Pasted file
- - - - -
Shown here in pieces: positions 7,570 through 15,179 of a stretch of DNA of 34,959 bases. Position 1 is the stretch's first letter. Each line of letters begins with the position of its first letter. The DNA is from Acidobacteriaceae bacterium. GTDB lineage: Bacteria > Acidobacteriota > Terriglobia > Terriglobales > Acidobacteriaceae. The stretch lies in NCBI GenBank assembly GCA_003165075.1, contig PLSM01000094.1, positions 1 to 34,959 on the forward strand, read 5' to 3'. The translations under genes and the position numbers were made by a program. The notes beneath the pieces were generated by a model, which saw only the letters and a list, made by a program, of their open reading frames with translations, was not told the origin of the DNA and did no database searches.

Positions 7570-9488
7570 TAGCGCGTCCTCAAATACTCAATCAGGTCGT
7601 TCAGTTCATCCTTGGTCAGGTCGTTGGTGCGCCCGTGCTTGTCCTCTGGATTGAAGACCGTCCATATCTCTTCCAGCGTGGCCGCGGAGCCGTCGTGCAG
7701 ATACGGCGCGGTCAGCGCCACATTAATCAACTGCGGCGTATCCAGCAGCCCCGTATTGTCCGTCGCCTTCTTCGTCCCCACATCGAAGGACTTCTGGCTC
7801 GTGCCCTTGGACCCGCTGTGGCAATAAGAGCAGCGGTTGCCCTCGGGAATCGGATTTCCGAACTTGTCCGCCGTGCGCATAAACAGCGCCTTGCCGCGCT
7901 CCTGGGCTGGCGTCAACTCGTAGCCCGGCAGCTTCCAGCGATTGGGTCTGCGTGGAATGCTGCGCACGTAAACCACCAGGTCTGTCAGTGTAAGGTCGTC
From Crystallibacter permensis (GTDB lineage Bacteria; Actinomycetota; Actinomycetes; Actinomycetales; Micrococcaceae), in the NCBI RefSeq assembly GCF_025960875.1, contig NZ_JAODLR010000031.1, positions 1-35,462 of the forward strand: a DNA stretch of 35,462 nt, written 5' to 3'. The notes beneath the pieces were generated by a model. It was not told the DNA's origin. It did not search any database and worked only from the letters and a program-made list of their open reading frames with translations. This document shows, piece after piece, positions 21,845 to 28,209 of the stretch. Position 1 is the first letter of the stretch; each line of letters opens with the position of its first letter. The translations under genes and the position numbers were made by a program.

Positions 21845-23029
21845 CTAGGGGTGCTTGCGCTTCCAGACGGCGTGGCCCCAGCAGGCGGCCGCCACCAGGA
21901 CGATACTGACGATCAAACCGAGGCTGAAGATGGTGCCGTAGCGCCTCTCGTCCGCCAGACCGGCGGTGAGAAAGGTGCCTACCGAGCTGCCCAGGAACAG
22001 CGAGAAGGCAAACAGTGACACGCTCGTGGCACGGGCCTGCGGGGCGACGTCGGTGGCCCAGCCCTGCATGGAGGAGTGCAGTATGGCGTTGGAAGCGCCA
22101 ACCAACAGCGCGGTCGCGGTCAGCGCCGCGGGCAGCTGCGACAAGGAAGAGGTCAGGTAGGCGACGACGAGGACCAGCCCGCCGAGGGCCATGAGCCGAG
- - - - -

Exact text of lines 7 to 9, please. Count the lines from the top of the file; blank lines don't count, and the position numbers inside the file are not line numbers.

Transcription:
7901 CCTGGGCTGGCGTCAACTCGTAGCCCGGCAGCTTCCAGCGATTGGGTCTGCGTGGAATGCTGCGCACGTAAACCACCAGGTCTGTCAGTGTAAGGTCGTC
From Crystallibacter permensis (GTDB lineage Bacteria; Actinomycetota; Actinomycetes; Actinomycetales; Micrococcaceae), in the NCBI RefSeq assembly GCF_025960875.1, contig NZ_JAODLR010000031.1, positions 1-35,462 of the forward strand: a DNA stretch of 35,462 nt, written 5' to 3'. The notes beneath the pieces were generated by a model. It was not told the DNA's origin. It did not search any database and worked only from the letters and a program-made list of their open reading frames with translations. This document shows, piece after piece, positions 21,845 to 28,209 of the stretch. Position 1 is the first letter of the stretch; each line of letters opens with the position of its first letter. The translations under genes and the position numbers were made by a program.

Positions 21845-23029